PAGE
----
Other than the cost of personal resources used by your computer, the entire process is free and largely an educational and promotional experiment that Anthem is conducting in a proof-of-concept fashion – to both raise awareness and demonstrate how alternatives to the fiat system can work.
Officially named Independence Coin, InnCoin was developed by Newnote and is backed by 100 grams of physical gold stored in one of Anthem’s Salt Lake City vaults. It’s designed to have a 12 month lifespan, with all 10 million coins to be mined by July 2015. There are 50 coins per block and about 830,000 coins are mineable each month. Each coin is docked by 100,000th of a gram. And once you’ve mined some coins, you can send them to Anthem and receive credit for physical gold bullion.
Mining is done through a proof-of-work concept that runs on the x11 algorithm, which, at least for now, prevents the use of ASIC miners.
The open-source mining and wallet software is available for download on Anthem’s site, and the company plans to release the source code on GitHub, along with the block chain, within the next week. Currently only Windows-compatible mining software is available for download, but the Mac version will be released within the next few days.
“This is largely a promotional effort,” Anthem Blanchard, founder and president of Anthem Vault, told CCN. Blanchard said he is a huge supporter of Bitcoin and the block chain technology, and believes that peer-to-peer cryptocurrency is vastly superior to any other medium of exchange in terms of the vehicle.
“If you have the ability to back something physically – if you are able to have the virtues of a cryptocurrency with the virtues of gold as a store of value – then it is a match made in heaven, because the big knock on gold has always been that it’s not practical to deal with in today’s financial system because it’s really cumbersome. If you wanted to make change from a gold coin or bars and sit there with a chisel and hammer, it’s just not practical in the digital world and I think that was a really big issue for gold for a number of years.”
Blanchard said that he hopes to provide redundancy to the banking system instead of becoming intertwined with bank credits, defaults and counterparty risks. Ideally, he envisions a system where every person can be their own central bank.
“Our longer term vision is to have a full service banking alternative,” said Blanchard. “The idea is to be able to offer all the same functions that a commercial bank can offer but without the credit risk that comes with bank accounting and touching a bank. We look at the fractional metal ownership portion as kind of the savings account equivalent.”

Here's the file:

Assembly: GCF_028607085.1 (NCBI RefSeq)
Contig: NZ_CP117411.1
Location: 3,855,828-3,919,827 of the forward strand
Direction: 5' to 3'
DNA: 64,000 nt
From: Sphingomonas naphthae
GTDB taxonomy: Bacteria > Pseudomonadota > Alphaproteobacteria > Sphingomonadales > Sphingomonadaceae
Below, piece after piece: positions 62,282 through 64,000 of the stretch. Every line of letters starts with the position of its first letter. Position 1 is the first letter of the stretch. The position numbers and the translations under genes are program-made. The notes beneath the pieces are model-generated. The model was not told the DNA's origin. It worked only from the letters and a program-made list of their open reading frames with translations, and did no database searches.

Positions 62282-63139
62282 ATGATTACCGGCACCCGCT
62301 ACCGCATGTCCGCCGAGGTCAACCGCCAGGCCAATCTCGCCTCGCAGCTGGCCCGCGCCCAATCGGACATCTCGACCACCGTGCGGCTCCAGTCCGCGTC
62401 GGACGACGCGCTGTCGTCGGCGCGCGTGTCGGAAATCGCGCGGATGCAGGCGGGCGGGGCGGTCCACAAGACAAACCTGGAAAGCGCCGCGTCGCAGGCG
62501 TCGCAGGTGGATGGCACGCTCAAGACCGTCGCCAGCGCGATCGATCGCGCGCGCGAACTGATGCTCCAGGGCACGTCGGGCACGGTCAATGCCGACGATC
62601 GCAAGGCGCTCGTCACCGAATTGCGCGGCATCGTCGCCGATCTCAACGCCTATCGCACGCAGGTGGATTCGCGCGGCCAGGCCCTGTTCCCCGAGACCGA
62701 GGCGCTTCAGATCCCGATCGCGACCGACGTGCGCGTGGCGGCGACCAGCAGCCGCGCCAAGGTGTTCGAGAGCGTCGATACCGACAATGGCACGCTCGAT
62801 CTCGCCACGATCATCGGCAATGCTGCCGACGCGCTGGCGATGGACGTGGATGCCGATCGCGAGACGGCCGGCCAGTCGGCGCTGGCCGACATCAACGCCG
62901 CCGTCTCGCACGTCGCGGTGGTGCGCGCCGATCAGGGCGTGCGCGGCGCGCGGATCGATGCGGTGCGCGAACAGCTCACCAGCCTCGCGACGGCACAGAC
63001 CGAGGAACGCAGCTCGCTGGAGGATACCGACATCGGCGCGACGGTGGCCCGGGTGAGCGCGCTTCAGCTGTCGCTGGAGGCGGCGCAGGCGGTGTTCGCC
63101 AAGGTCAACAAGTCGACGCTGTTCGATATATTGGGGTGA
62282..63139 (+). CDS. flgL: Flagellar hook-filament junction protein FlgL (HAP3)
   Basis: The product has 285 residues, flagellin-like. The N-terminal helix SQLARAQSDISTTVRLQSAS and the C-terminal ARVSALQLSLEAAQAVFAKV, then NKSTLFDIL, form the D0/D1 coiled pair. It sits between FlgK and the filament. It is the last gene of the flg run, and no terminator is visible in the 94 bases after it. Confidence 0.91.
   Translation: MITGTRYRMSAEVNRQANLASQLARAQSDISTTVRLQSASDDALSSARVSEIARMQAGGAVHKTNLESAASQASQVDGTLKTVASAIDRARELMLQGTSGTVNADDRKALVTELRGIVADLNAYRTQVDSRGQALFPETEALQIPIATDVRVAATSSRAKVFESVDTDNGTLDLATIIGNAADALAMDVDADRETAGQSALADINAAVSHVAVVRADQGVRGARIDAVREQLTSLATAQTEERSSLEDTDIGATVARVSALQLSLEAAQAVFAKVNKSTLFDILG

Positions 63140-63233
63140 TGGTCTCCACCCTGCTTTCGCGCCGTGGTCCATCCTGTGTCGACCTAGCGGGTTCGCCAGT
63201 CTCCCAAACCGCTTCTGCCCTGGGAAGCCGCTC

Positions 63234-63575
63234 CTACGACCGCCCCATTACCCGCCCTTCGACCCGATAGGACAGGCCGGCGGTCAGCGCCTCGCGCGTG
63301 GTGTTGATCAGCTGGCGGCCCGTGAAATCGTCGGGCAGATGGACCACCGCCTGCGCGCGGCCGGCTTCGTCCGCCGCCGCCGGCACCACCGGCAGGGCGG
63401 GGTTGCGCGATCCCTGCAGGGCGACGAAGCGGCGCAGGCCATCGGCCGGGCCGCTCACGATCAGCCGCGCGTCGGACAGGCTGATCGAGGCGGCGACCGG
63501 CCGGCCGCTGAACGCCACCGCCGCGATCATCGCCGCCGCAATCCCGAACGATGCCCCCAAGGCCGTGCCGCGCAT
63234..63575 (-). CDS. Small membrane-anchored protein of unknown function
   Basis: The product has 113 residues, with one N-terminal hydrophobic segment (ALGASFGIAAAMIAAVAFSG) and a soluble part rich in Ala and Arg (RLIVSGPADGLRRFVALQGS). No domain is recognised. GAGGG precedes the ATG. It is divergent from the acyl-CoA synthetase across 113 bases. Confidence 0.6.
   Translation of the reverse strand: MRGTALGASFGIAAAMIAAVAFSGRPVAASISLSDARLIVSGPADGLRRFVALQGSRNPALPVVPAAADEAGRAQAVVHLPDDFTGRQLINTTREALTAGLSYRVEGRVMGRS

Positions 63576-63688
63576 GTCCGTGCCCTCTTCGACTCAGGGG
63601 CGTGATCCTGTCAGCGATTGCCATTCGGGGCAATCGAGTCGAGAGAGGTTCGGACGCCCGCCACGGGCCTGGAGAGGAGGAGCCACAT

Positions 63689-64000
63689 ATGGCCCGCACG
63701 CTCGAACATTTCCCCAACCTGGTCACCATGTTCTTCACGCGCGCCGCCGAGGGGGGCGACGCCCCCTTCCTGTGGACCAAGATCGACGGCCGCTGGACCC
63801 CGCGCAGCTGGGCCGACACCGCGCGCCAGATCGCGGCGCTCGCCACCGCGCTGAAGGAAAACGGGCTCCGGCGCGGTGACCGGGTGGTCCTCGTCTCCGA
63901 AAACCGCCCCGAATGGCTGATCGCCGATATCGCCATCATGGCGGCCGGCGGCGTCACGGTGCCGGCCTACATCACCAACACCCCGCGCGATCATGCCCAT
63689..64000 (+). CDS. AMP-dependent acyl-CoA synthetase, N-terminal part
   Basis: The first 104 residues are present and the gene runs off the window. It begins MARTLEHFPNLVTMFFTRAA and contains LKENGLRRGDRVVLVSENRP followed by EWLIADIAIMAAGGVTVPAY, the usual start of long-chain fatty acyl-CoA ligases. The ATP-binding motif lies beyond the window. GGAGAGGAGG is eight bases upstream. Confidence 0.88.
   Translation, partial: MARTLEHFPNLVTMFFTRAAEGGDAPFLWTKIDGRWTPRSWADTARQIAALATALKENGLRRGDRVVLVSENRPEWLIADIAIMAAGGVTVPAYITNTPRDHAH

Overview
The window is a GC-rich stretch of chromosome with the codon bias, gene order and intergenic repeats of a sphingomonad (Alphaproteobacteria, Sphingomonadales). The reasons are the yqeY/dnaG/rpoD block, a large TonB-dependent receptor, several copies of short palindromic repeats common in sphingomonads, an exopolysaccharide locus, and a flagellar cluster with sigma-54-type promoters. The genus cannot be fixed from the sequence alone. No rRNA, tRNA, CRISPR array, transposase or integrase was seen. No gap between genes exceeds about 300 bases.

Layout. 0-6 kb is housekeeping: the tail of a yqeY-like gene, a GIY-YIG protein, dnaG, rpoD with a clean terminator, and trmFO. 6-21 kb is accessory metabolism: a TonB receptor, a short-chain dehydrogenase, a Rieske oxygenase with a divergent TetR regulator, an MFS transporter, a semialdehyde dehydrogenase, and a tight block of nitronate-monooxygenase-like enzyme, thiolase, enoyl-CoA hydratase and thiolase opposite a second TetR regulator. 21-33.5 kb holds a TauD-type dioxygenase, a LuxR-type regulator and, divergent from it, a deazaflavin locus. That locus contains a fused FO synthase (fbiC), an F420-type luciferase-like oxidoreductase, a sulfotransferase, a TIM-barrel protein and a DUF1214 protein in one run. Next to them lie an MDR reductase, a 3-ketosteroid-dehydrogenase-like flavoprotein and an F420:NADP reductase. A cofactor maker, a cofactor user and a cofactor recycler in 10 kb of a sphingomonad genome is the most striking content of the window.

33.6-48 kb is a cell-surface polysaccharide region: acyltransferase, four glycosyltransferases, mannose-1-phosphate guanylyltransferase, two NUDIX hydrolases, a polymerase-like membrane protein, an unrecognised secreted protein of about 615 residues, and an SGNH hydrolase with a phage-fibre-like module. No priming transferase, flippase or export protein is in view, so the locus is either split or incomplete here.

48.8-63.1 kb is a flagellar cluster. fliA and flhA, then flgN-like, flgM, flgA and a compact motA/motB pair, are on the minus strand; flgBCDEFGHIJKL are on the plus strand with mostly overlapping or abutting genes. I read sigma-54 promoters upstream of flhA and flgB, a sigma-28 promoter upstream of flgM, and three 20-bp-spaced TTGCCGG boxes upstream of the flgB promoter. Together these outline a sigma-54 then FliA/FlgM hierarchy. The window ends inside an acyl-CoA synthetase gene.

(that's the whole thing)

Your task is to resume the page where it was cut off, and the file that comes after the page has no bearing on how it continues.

“We all have a vested stake in seeing that we have redundant currency systems and redundant financial services systems that aren’t anchored to banking systems that we know are incredibly over-levered and that run on fiat currencies that are going to eventually hyper-inflate. It’s in all of our best interests to figure out solutions to these problems.”
INNcoin is Anthem’s first step in a long precious metal-backed cryptocurrency plan. By September, Anthem hopes to have cryptocoins available for a variety of metals, ultimately allowing every person to be their own bank.
“All the coins will be in a single wallet with a metal attached to each coin, and we are planning to not only offer the usual precious metals, but also exotic strategic metals. I’d like to ultimately have a few dozen different metal coins that someone could have in their wallet, and basically someone could compile their own reserve currency. My vision is for everyone to be able to be their own central bank — for everyone to be able to be their own reserve currency. That’s the goal here.”
Blanchard said that Anthem is currently talking to a number of exchanges and while it’s not currently a major focus, he feels confident that INNcoin will be listed on at least a couple of exchanges. More focus will be shifted towards exchanges as the September launch date for the full suite of metal-backed cryptocoins approaches.
Featured image by Shutterstock.
Last modified: July 18, 2014 18:29 UTC